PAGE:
Regardless of who was first with this method, it was the Coast Survey that fully developed this means of determining differences of longitude. It seems indisputable that the Coast Survey was involved with the early Naval Observatory longitude observations and that it was because of the needs of the Coast Survey that the initial telegraph line was run to the Observatory. Sears Cook Walker was the leader in making the "American method" operational while the inventive genius of Joseph Saxton of the Coast Survey, John Locke who was supported by the Naval Observatory, the Bonds of the Harvard Observatory, and Ormsby M. Mitchel of the Cincinnati Observatory (for a discussion of the work of Ormsby Mitchel see: Report of the Superintendent ... 1849. Appendix No. 5, p. 72-78) led to many instrumental innovations which assured its success.

13. The British Astronomer Royal, Maskelyne, was the first to note the existence of personal differences between observers. It was the misfortune of his assistant, a Mr. Kinnebrook, to consistently measure star transit times between one-half to eight-tenths of a second slower than Maskelyne. The Astronomer Royal, in displaying considerable ego and aplomb, dismissed Mr. Kinnebrook, "As he had unfortunately continued a considerable time in this error before I noticed it, and did not seem to me likely to get over it and return to a right method of observing, therefore, though with reluctance, as he was a diligent and useful assistant to me in other respects, I parted from him."

Obviously, in Maskelyne's mind, there was no question but that Kinnebrook was wrong and the Royal Astronomer was right. Fortunately for science, the great German astronomer Friedrich Wilhelm Bessel took note of Maskelyne's experience and conducted tests in 1816 that established the concept of "personal equation." Oddly, he discovered that his observations of star transit time were consistently faster than most other German astronomers. This work was still looked upon as a curiosity until 1838 when the British Royal Astronomer Airy began publishing the personal equations of his assistants. This was followed by others and it became relatively common to publish and use the personal equations of observers in order to correct observations.

For a full discussion of the discovery and application of "personal equation," see: Williams, R. D. 1912. An Investigation on the Personal Equation and Reaction Time. In: Publication of the Astronomical Society of Pomona College. Vol. I, Number 5, April, 1912. Claremont, California. p. 1-9.

14. Bache, A. D. 1848. A report of the superintendent of the coast survey, showing the progress of that work during the year ending November, 1848. In: Report of the Secretary of the Treasury. Senate Executive Document No. 1, 30th Congress, 2d Session, December 12, 1848. p. 20-21. Hereafter referred to as: Bache, A. D. 1848. Report of the Superintendent ... 1848.

15. Bache, A. D. 1848. Report of the Superintendent ... 1848. p. 19.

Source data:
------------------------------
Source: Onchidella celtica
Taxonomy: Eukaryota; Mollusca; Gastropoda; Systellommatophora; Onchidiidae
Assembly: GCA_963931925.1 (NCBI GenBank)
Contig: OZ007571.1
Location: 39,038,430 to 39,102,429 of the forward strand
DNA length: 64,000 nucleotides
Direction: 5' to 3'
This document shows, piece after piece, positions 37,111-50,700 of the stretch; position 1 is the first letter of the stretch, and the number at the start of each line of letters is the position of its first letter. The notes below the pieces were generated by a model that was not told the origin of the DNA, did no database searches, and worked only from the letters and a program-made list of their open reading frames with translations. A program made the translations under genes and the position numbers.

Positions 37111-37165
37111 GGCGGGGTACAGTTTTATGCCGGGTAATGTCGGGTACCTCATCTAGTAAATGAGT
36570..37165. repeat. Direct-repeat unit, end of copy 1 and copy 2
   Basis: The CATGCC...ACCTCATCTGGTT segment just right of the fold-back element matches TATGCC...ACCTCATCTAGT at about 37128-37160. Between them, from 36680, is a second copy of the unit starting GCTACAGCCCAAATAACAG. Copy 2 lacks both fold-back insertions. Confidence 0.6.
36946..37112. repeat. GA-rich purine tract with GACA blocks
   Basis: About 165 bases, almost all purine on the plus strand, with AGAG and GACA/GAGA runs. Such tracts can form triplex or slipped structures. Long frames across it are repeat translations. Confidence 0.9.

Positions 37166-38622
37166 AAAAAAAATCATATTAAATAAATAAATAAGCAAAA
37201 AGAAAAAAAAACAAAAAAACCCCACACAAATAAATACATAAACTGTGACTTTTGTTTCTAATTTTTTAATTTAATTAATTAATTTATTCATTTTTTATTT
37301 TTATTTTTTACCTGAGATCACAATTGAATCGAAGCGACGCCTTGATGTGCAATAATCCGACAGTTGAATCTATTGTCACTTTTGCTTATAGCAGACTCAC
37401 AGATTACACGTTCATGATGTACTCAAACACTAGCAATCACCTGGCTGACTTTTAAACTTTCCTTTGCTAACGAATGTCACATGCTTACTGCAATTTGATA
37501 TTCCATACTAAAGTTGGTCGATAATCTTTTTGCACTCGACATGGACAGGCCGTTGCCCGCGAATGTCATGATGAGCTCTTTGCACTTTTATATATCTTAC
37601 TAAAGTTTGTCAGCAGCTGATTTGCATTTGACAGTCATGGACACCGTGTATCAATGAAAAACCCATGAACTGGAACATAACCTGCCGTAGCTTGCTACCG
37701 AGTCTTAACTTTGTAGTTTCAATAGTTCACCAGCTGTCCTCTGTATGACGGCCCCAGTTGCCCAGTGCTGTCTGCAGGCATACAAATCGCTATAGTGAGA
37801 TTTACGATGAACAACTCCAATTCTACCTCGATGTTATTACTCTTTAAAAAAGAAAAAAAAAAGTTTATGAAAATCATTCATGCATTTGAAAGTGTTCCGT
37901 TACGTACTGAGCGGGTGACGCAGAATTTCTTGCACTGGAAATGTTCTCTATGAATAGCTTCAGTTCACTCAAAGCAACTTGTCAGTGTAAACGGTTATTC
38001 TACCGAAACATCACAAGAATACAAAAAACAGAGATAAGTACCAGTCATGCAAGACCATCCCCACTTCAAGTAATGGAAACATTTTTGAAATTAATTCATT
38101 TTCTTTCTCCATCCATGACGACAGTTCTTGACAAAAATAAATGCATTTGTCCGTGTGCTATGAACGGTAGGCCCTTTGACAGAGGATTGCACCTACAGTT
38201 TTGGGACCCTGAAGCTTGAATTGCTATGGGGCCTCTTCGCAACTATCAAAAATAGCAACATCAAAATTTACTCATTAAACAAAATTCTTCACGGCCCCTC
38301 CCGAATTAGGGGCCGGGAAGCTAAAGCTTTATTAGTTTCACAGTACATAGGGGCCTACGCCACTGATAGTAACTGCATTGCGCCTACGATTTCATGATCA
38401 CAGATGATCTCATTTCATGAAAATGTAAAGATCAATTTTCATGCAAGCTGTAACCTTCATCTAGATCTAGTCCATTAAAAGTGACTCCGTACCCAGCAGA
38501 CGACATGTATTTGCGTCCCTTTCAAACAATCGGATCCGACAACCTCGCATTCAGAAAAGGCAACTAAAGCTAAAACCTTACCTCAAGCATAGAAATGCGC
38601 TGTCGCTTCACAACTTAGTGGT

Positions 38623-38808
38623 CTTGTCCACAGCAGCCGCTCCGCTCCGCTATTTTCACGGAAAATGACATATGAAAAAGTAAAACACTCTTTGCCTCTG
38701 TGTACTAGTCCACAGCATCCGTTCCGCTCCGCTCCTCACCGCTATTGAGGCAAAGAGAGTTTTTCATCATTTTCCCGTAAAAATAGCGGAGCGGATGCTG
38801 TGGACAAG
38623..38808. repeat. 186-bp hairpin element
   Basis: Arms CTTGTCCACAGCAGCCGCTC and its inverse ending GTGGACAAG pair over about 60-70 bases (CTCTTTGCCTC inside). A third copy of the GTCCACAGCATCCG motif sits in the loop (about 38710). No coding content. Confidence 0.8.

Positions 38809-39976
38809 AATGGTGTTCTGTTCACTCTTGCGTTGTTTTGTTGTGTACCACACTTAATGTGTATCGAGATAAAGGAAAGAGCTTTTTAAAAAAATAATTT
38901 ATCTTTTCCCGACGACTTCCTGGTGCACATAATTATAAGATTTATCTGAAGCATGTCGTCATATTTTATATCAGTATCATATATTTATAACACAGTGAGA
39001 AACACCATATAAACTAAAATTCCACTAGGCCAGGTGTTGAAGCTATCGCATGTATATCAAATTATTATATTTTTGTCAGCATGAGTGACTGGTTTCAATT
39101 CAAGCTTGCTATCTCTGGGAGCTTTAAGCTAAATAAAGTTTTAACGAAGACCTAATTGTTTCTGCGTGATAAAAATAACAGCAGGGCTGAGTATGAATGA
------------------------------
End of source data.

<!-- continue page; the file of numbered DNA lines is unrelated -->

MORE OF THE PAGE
16. The Committee of Twenty. 1859. Report on the History and Progress of the American Coast Survey up to the Year 1858. p. 32-33. The American Association for the Advancement of Science. Within this report, there is additional information on the early development of the "American method" of longitude determination.

17. Bache, A. D. 1847. Report of the Superintendent ... 1847. p. 10.

18. Hassler, F. R. 1825. Papers.... p. 325.

19. Bache, A. D. 1847. Report of the Superintendent ... 1847. p. 10.

20. The use of terms such as probable error and mean probable error contrasts sharply with Hassler's "indiscriminate mean." The Coast Survey was becoming increasingly sophisticated with regard to understanding the error bounds associated with physical observations and further devising means to lessen those bounds.

21. Bache, A. D. 1848. Report of the Superintendent ... 1848. p. 29.

22. Hodgkins, W. C. 1920. A History of the Coast and Geodetic Survey of the United States. p. 167. Located in the Rare Book Room of the NOAA Library, Cahier 2468.

23. Bache, A. D. 1848. Report of the Superintendent ... 1848. p. 57.

24. Bache, A. D. 1848. Report of the Superintendent ... 1848. p. 57.

25. Walker, S.C. Annual report to the superintendent on longitude computations, by S.C. Walker, assistant United States coast survey. September 16, 1848. In: Bache, A. D. 1848. Report of the Superintendent ... 1848. Appendix 19, p. 117.

26. The seconds in time of longitude of the Cambridge Observatory as determined with the 1927 North American Datum was 30.928 and as determined in the 1983 North American Datum was 30.802. The original telegraphic determination of longitude fell approximately half-way between these values demonstrating beyond a doubt the accuracy of the "American Method" of longitude determination.

27. Bache, A. D. 1851. The report of the Superintendent of the Coast Survey... 1851. Senate Document No. 3, 32nd Congress, 1st Session. p. 164.

28. Bache, A. D. 1845. Report of the Superintendent ... 1845. p. 43.

29. William Mitchell believed the southernmost shoal areas lay in Latitude 41o 04' North, while many shipmasters believed they lay in Latitude 40o 44' North. This is a discrepancy of 20 nautical miles. Inspection of a modern nautical chart of the area reveals that shoals exist in both areas although the more dangerous area for 1840's shipping was that suggested by Mitchell. Although it was the route of choice, it appears almost unbelievable that any large Mid-Nineteenth Century vessel could have crossed Nantucket Shoals in the vicinity of Latitude 41o 04' North and survived.